President Biden Signs the Fiscal Responsibility Act
This weekly Washington Update is intended to keep members informed on Capitol Hill activities impacting the educator preparation community. The views expressed in this post do not necessarily reflect the views of AACTE.
Just days before America was expected to reach the debt limit, President Biden signed into law the Fiscal Responsibility Act. The measure passed in the Senate with a 63-36 vote — nearly 24 hours after the House cleared the bill 314-117. The legislation raises the debt ceiling until January 2025 and flat funds fiscal year (FY) 2024 and limits a funding increase for FY 2025 to just 1%. Additionally, the deal changes some SNAP and TANF rules that will limit eligibility for some, rescinds some of the IRS funding provided in the Inflation Reduction Act, ends the pause on student loan repayments at the end of summer, rescinds some unobligated COVID-relief funding and a few other changes.
In regard to the unobligated COVID-relief funding, the U.S Department of Education has indicated that this does not apply to the allocations under K-12’s Elementary and Secondary School Emergency Relief funds since that money is considered to already be obligated.
Additionally, the department said $390 million of Higher Education Emergency Relief Funding that would be rescinded includes funds that were either returned or not claimed by institutions of higher education-a small portion of the $76 billion in total funding for recovery efforts.
For additional context, caps were previously in place for non-defense discretionary funding, which includes education, from FY 2013-21. During that time, education funding was cut and then took 6 years to return to the 2011 level in nominal dollars- it has not yet returned to 2011 levels when accounting for inflation.
In a statement, American Federation of Teachers President, Randi Weingarten said in part:
“This deal avoids the $130 billion in draconian cuts to education and other critical public services. It rejects deep cuts to Social Security, Medicare, Medicaid, and the president’s student debt plan and ignores far-right demands to undo progress on climate change. Yet, we remain troubled by other aspects of the bill. These include new restrictions on SNAP food assistance, impacting thousands of vulnerable adults, and the slashing of resources allocated to the IRS to pursue tax evaders, while maintaining tax breaks for billionaires. We believe that Congress should have passed a clean bill raising the debt limit weeks ago. But in the face of an imminent default that would raise costs on everything from car loans to mortgage payments, both legislative chambers must approve this deal to allow the federal government to pay its bills and avoid massive harm to the students, families, workers, and communities that need and rely on government to work for them.”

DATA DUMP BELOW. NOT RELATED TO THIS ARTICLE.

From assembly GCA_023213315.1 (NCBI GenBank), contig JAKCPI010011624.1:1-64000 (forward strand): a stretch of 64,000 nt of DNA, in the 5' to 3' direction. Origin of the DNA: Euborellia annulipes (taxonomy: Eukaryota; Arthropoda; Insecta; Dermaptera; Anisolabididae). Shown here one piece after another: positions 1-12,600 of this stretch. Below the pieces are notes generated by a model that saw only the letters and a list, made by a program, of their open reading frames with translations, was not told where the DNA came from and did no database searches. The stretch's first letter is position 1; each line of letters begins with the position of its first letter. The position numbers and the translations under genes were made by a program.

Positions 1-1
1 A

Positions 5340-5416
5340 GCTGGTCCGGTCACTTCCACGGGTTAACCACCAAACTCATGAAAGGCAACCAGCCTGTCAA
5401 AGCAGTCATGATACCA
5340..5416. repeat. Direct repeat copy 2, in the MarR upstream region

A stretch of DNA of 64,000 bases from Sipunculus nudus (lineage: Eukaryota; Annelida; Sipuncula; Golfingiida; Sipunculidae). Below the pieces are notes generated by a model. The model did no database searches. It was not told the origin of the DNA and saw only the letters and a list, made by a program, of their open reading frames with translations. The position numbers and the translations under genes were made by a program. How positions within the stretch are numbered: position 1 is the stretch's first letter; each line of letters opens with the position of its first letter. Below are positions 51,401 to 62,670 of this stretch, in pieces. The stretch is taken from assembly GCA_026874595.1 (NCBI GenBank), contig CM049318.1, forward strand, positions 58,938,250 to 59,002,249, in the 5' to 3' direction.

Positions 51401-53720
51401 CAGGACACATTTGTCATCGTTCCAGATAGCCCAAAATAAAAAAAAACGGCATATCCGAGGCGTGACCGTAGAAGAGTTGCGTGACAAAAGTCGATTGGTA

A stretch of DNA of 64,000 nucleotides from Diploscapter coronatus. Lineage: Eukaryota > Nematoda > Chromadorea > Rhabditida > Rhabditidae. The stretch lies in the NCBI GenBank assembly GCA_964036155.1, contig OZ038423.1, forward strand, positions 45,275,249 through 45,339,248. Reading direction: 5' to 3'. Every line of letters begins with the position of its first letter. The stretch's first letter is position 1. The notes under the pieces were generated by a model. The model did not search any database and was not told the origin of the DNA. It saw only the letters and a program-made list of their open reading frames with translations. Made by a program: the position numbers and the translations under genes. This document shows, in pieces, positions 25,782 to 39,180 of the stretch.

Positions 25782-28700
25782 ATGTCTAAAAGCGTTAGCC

The White House and President Biden also issued a statement saying:
“No one gets everything they want in a negotiation, but make no mistake: this bipartisan agreement is a big win for our economy and the American people. It protects the core pillars of my Investing in America agenda that is creating good jobs across the country, fueling a resurgence in manufacturing, rebuilding our infrastructure, and advancing clean energy. It safeguards peoples’ health care and retirement security, protecting bedrock programs like Social Security, Medicare, and Medicaid. It protects vital investments in hardworking families that help make our country strong—from child care and education, to public safety and Meals on Wheels. It protects my student debt relief plan for hardworking borrowers. And it honors America’s sacred obligation to our veterans by fully funding veterans’ medical care. Our work is far from finished, but this agreement is a critical step forward, and a reminder of what’s possible when we act in the best interests of our country…”
Tags: federal issues